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AMM ‎”Ammmusic” (Black Truffle)

2016-05-31T22:56:27+00:00May 31st, 2016|

The first recording by these pioneers of electro-acoustic improvisation, AMMMusic stands the test of time both as a remarkably prescient session and as an utterly powerful and deep piece of 20th century music. Drummer Eddie Prevost’s superb and detailed liner notes document AMM’s early history, including the confusion engendered not only in audiences and critics but even in the band members themselves, unsure if they were in a free jazz ensemble, a contemporary classical group, neither, or both. The aphorisms adorning the original LP issue (the disc includes additional portions of the concert) give some indication of what was facing listeners and musicians at the time: “An AMM performance has no beginning or ending. Sounds outside the performance are distinguished from it only by individual sensibility.” Or: “Every noise has a note.”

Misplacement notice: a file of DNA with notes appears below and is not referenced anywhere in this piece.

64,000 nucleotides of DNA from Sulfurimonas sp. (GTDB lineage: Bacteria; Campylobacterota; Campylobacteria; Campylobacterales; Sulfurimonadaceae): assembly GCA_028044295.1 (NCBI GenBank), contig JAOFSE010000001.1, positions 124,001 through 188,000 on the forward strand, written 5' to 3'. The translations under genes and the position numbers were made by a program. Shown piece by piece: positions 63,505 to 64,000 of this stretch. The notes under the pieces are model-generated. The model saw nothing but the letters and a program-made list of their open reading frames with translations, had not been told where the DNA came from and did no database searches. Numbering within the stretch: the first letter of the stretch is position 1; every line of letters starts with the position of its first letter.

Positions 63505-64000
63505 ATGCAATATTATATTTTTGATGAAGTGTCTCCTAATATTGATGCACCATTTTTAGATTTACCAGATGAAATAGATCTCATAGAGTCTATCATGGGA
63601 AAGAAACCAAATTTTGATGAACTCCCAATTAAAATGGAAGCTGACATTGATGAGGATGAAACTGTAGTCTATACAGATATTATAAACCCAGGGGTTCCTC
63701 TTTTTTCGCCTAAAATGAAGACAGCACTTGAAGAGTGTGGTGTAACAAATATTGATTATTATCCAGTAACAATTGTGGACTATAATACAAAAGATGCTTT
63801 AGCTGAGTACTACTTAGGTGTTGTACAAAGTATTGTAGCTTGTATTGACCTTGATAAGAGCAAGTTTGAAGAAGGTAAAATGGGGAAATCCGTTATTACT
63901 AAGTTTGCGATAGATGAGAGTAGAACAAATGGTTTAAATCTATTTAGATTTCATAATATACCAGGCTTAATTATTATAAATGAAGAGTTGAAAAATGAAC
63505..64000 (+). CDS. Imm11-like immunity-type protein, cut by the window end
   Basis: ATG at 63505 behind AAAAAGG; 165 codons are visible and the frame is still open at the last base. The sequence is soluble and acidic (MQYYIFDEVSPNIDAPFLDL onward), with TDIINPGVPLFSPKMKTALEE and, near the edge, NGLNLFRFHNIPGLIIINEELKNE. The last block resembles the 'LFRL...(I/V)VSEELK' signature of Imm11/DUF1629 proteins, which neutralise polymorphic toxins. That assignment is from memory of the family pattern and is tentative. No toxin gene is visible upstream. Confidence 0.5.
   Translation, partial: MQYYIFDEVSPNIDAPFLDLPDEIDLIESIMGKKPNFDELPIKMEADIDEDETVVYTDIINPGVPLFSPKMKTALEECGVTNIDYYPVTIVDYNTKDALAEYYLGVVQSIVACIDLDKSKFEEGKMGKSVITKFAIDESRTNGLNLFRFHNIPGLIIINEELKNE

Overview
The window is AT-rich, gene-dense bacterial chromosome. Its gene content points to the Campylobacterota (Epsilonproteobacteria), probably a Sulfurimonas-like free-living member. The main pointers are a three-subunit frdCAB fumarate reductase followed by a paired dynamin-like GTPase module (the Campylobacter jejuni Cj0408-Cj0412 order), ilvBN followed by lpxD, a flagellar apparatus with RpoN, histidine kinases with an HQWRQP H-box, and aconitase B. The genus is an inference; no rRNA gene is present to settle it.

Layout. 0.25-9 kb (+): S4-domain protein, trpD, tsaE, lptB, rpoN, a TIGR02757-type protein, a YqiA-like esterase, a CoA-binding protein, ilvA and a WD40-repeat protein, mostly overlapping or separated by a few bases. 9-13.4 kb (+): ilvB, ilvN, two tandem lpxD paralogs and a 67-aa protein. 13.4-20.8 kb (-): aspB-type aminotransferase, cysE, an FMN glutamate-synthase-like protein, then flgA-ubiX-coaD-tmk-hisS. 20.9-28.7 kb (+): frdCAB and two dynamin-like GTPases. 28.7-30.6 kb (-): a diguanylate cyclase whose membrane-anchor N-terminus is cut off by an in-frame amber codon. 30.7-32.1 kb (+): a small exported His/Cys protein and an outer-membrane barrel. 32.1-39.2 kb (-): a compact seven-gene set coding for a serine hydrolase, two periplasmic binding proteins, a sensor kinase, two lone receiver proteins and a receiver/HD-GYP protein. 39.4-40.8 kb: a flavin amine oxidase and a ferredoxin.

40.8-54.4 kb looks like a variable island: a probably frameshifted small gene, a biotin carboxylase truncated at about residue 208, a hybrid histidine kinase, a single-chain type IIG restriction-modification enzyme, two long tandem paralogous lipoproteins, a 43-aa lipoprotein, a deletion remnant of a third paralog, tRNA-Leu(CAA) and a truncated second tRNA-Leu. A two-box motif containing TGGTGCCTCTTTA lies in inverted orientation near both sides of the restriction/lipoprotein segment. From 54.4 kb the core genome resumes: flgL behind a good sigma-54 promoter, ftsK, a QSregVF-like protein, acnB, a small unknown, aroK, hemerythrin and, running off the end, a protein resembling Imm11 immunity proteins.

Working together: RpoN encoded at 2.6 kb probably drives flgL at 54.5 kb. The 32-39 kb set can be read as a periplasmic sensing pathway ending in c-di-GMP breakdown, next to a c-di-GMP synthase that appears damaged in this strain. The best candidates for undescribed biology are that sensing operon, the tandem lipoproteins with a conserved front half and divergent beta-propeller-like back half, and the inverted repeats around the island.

Even so, at this early stage in its development, there are more “normal” instrumental sounds with a conceptual basis in either jazz or classical music than there would be later on. Lou Gare’s tenor saxophone wrings out occasional avant-garde peals that wouldn’t have sounded too out of place in Sun Ra’s band of the period, and Prevost’s drumming shares some affinities with the energy players of the day. Similarly, Cornelius Cardew’s piano and Lawrence Sheaff’s cello sometimes refer to this or that modern classical tradition. But the overall sound of the group, even in 1966, was so different, so idiosyncratic, that it’s not at all surprising that both new jazz and contemporary classical audiences were baffled, if not horrified. The experimentation in sonic assault, noise, and chance sound (including transistor radios) would, however, reach the rock fringes (as Prevost points out) in the work of ’60s bands like Pink Floyd as well as later industrial groups like Test Dept. and the Jesus and Mary Chain. But the palpable thrill of producing such music at the time is unique to AMM. The group’s sonic conception in its totality is so enveloping and comprehensive that, once heard, it becomes impossible to hear music the same way again. Recent devotees of electronica, free improv, industrial, and noise bands owe it to themselves to check out their primary source